As in other regions of the country, President Barack Obama received overwhelming support from Latinonvoters in Arizona, Colorado and New Mexico according to the ImpreMedia and Latino Decisions Election Eve Survey, a comprehensive survey of the presidential election this November 6, 2012 analyzing the Latino vote, preferences and political views of Hispanic voters in the United States. In these three states, President Obama took the lead with more than three quarters of the Latino electorate. In Colorado, Obama’s lead over Romney was almost 9-1.
Colorado, a state that could be crucial in this election, gave Obama 87% of the Latino voters surveyed with Romney barely taking 10%, according to the ImpreMedia and Latino Decisions Election Eve Survey. In Arizona and New Mexico the preference for the President was also significant with 79% of Latino voters surveyed in Arizona choosing Obama and 20% for Romney, while in New Mexico Obama took 77% and 21% for Romney.
Obama’s lead in certain battleground states like Colorado could impact the overall outcome of the presidential election. Generally speaking, this large margin of victory for Obama among Latino voters is consistent with the weekly surveys of voting intentions that ImpreMedia and Latino Decisions has been carrying out in recent months.
In the case of Arizona, the home of the anti-immigrant law SB1070, the overwhelming support for Obama reinforces the notion that for Latinos in this area of the country, the issue of immigration, on which the President has recently been much more active, is key and a candidate like Romney suffers suggestions of self-deportation of undocumented immigrants.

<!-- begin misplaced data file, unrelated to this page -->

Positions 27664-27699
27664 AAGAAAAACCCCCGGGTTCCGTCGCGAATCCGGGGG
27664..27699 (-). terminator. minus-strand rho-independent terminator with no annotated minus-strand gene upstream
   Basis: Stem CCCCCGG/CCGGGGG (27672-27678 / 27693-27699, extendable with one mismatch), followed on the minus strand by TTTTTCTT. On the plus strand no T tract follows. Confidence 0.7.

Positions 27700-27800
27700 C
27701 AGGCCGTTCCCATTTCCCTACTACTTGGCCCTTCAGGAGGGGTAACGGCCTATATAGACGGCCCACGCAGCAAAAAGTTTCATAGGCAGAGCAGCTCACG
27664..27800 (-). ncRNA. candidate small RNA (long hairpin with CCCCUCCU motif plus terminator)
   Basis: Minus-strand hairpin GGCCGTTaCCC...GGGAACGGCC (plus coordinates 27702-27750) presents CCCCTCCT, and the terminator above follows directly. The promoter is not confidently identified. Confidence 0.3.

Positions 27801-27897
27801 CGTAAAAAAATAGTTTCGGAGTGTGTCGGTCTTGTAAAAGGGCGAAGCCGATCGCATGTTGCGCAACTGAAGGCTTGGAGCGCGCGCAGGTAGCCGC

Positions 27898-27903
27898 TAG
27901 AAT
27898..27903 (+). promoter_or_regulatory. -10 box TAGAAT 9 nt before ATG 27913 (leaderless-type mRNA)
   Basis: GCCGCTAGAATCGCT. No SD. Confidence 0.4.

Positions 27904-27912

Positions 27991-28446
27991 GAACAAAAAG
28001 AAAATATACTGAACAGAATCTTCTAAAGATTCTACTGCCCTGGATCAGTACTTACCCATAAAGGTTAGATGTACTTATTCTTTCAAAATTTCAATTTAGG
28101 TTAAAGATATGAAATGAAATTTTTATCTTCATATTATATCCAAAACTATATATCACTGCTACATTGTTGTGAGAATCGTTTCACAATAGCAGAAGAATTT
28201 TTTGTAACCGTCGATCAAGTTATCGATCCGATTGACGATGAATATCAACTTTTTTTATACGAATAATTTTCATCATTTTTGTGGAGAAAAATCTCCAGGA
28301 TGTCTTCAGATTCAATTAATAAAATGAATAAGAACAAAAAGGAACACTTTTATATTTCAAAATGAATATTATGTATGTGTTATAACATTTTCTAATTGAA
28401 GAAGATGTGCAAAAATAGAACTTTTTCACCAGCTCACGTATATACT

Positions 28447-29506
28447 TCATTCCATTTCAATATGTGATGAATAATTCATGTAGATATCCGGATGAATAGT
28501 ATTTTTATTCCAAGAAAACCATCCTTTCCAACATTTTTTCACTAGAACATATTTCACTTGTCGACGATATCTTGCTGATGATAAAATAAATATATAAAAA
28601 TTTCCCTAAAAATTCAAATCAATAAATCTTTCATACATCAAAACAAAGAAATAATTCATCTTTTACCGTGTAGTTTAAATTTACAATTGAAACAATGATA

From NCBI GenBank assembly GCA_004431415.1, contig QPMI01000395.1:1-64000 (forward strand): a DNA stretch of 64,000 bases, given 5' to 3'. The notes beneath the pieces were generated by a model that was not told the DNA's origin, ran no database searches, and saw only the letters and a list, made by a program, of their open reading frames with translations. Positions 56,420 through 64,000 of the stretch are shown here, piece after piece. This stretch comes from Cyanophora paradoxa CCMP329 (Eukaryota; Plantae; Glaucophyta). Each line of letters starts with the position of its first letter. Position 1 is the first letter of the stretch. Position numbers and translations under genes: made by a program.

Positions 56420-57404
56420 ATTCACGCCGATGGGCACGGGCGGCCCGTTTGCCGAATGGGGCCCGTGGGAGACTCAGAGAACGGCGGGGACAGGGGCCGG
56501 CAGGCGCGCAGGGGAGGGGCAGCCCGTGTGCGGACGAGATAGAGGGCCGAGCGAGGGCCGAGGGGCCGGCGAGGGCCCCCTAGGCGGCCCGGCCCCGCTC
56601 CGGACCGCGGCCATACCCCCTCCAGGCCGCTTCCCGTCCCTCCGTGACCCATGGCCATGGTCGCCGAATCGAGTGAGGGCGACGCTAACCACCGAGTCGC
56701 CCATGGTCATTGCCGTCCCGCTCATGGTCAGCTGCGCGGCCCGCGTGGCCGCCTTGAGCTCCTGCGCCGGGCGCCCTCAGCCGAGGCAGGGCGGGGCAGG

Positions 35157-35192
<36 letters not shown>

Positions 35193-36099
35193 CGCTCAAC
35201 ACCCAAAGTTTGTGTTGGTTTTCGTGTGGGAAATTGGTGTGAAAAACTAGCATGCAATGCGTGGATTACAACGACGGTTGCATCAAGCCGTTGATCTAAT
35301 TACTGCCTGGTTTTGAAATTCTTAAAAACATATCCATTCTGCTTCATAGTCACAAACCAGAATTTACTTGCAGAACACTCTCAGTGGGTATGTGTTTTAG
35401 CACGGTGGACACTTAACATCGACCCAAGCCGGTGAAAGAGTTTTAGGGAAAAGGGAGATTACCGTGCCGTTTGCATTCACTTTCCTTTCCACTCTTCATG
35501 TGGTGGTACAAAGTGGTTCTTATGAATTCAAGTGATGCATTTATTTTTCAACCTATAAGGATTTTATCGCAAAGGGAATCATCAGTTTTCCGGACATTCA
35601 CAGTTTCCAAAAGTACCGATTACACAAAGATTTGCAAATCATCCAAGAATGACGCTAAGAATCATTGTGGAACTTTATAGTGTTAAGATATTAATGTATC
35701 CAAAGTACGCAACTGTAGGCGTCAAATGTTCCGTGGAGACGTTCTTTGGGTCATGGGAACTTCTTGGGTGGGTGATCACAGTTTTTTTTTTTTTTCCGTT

“Romney has tried to maximize the white vote and has not competed in a smart way for the Latino vote,” said Frank Sharry, executive director of America’s Voice. “On the other hand, Obama did very little for Latinos but mass deportations until he took a courageous stand on behalf of “Dreamers” even though many of his advisers were against it. This act has managed to increase the energy and enthusiasm of the Latino vote for him in this election, “said Sharry.
In this regard, Ben Monterroso, executive director of Mi Familia Vota, said “the time has come for political parties and candidates to realize that immigration reform and the immigrant issue should be solved. For me this is only the beginning of respect for our community, the campaign toward immigration reform should begin immediately after this election, and whoever wins the issue has to be solved.”
This ImpreMedia / Latino Decisions special poll was conducted between November 1-5 with 5,600 Latinos who exercised their early voting right or were absolutely certain to attend the ballot box on today’s presidential election day. The Election Eve Survey was carried out with a national sample and additional samples in 11 key states, both because of the influence Latino voters have in those states and their relevancy in the outcome of the presidential election and the counting of the Electoral College votes, which define who will hold the Presidency of the United States for the next four years.
In the hotly contested Senate races in these states, the ImpreMedia – Latino Decisions Election Eve Survey show Latino voters were also widely pro-Democrat: in Arizona, 79% came down on the side of Democrat Richard Carmona vs. only 17% for Republican Jeff Flake, and in New Mexico 77% for Republican Heather Wilson.